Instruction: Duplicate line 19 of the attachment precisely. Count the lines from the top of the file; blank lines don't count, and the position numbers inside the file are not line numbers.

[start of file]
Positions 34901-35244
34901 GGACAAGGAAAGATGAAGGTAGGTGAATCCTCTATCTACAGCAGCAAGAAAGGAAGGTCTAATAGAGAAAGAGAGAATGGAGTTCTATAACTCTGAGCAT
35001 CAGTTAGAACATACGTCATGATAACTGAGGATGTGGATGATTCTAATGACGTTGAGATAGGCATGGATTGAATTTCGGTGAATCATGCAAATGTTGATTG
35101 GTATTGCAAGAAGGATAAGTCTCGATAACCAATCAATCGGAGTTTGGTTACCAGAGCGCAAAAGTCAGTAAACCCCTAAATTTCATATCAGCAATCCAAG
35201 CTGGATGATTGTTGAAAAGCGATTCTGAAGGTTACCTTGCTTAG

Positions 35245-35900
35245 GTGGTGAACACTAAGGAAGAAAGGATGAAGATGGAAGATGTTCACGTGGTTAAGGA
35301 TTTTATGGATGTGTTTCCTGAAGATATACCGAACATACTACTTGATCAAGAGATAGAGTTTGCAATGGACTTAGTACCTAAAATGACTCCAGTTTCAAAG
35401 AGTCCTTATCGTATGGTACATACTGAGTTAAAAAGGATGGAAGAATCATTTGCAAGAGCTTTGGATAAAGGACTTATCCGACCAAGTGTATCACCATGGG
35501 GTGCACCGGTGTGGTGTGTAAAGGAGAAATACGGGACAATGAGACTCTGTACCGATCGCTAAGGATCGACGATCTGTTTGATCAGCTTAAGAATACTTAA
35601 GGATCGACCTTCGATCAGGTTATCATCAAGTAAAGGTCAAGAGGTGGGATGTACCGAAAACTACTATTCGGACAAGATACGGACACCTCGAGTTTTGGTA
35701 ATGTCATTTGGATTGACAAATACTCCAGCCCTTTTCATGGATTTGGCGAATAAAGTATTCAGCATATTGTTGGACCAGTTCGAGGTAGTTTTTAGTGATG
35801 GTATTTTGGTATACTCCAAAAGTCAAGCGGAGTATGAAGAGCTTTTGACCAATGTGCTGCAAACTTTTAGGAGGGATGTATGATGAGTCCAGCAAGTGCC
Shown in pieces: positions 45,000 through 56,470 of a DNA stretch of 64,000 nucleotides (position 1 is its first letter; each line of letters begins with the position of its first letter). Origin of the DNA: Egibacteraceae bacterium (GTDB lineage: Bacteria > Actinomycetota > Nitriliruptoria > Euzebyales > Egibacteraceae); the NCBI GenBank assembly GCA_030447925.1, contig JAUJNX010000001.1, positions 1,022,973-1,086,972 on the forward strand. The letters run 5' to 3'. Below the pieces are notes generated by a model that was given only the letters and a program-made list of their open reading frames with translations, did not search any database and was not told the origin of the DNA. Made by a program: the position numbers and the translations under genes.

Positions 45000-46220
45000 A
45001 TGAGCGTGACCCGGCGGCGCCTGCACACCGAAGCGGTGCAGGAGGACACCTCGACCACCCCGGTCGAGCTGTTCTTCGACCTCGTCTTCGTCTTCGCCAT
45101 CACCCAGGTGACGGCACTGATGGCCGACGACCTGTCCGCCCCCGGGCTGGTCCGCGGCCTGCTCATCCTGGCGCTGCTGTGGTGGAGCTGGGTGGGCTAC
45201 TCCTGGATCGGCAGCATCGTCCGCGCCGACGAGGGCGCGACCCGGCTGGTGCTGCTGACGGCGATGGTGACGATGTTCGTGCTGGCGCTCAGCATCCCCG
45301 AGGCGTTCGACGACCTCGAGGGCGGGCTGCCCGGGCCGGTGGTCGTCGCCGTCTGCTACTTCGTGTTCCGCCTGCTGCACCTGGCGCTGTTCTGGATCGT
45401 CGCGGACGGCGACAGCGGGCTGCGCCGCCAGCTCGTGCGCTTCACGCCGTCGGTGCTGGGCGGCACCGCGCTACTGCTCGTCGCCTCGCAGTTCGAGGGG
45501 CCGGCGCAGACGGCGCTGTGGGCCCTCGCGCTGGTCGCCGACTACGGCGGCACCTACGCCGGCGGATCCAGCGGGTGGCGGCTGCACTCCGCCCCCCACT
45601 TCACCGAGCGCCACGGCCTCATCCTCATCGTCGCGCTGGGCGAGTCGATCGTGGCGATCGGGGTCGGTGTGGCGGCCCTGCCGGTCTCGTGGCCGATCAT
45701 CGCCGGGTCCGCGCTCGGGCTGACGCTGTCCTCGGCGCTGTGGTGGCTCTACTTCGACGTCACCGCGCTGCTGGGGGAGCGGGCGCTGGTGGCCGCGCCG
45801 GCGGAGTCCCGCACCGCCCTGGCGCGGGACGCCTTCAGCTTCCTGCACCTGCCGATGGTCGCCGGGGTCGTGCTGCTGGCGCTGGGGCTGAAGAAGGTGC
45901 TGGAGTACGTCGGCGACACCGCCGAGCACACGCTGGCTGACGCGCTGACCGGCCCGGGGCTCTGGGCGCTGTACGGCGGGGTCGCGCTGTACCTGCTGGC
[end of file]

45201 TCCTGGATCGGCAGCATCGTCCGCGCCGACGAGGGCGCGACCCGGCTGGTGCTGCTGACGGCGATGGTGACGATGTTCGTGCTGGCGCTCAGCATCCCCG